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JLP 49
Free Form … the Abstract jazz of the JOE HARRIOTT Quintet

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Joe Harriott (as) ‘Shake’ Keane (tp, flh) Pat Smythe (p) Coleridge Goode (b) Phil Seamen (drs)

Recorded in London, England; November 1960


  1. Formation (6:06)

  2. Coda (7:53)

  3. Abstract (3:32)

  4. Impression (5:25)


  1. Parallel (5:32)

  2. Straight Lines (5:50)

  3. Calypso Sketches (4:37)

  4. Tempo (6:18)

   In the constantly changing and shifting world of jazz, experimentation is a necessity, not a luxury. Not all attempted change takes root and becomes part of the living fabric of jazz, but without the bold adventures there would, in time, be very little besides stagnation.

   One of the very latest and most daring experimenters is JOE HARRIOTT, an altoist born in the West Indies but musically a native of London. His first album to be released on Jazzland was “Southern Horizons” (JLP 37; Stereo 937S), which although the personnel was partly the same, gave no clue as to what he was rather abruptly to turn to during 1960 – the “Free Form” music featured on this album.

   What exactly is “Free Form” jazz? Well, when such questions are to be asked, it is always helpful (though not always possible) to get your answers from the musician himself. Ask Harriott a direct question as to what it is he’s trying to do, and he’s likely to answer: “Go mad – in a quiet way.” But a little probing can get a more serious response than that out of the altoist.

   “If there can be abstract painting,” he has said, “why not abstract music? There is a dividing line in my mind about what we are doing, but I think the best way of expressing this is to say that, while it has form, while the themes are structural, our approach to it is abstract. We make no use at all of bar lines, and there is no set harmony or series of chords, but there is an interplay of musical form and we do keep a steady four in the rhythm section.

   “How are we able to do this without members of the front-line ‘clashing’ musically? By continuous rehearsal. The more we play together, the more we sense what the next man is up to; the better we know each other musically, the more we can anticipate what comes next. In one sense, of course, this means that the rhythm section overshadows the soloist: they have more of a fixed path. But there is a two-way traffic here. While a soloist is playing, the rhythm can suggest a new or different line of attack –and the soloist can leave the line he has been pursuing and adopt the new one. Or, conversely the soloist can musically direct the rhythm to take up a new line he is exploring. In this way, any member of the group is free or utilize ideas stemming from any other member. Having no set framework, he can switch his approach at any time. The most daring thing, I suppose, that we have done on this album, is the slowest. Here we did not even have a theme: each man played exactly what he felt, all through. This is the most ‘advanced’ thing; but the others could even be used commercially, in a way. Although, of course, we should lose a good part of the structure in any commercialization of the idea.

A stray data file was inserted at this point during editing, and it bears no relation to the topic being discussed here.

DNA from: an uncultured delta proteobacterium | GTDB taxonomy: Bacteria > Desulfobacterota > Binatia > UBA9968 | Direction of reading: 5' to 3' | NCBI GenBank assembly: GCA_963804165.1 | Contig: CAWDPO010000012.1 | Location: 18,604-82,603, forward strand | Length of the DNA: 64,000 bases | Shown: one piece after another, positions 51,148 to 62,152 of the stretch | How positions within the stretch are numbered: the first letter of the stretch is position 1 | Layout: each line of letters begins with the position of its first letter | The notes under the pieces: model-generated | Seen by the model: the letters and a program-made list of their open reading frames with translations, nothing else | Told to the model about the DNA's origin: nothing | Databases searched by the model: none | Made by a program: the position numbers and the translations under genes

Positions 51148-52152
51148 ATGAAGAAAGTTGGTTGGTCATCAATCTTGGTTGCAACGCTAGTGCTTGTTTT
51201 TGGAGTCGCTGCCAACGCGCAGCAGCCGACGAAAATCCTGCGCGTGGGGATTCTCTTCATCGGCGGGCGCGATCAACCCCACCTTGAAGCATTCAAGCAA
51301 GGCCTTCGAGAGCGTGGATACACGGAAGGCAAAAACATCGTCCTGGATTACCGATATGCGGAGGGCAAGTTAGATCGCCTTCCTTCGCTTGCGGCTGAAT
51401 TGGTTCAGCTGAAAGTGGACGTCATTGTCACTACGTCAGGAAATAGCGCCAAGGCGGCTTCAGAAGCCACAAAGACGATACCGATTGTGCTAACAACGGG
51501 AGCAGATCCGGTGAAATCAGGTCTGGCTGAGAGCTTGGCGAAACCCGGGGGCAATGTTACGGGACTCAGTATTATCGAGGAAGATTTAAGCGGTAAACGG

“In a nutshell, what we are trying to do is to create sounds, moods, effects, textures in music. Just that.”

   Harriott colleagues in this “Free From” group include two fellow – West Indians: trumpeter Ellsworth Keane (known as “Shake”, which is short for “Shakespeare,” in reference to the fact that he is a student in English literature at London University); and bassist Coleridge Goode. Pat Smythe, on piano, is an ex-lawyer who finds that he can express himself far better in this jazz style than any other; Phil Seamen is known as Britain’s foremost big-band drummer.

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This recording is also available in Monaural form on JLP 49

Produced by DENNIS PRESTON (Record supervision Limited)

Recording Engineer: ADRIAN KERRIDGE (Lonsdowne Studios)

Recorded in London, England; 1960


(Producers of Riverside Records)

235 West 46th Street, New York 36, New York

JLP-1 back.jpg
JLP-1 back.jpg

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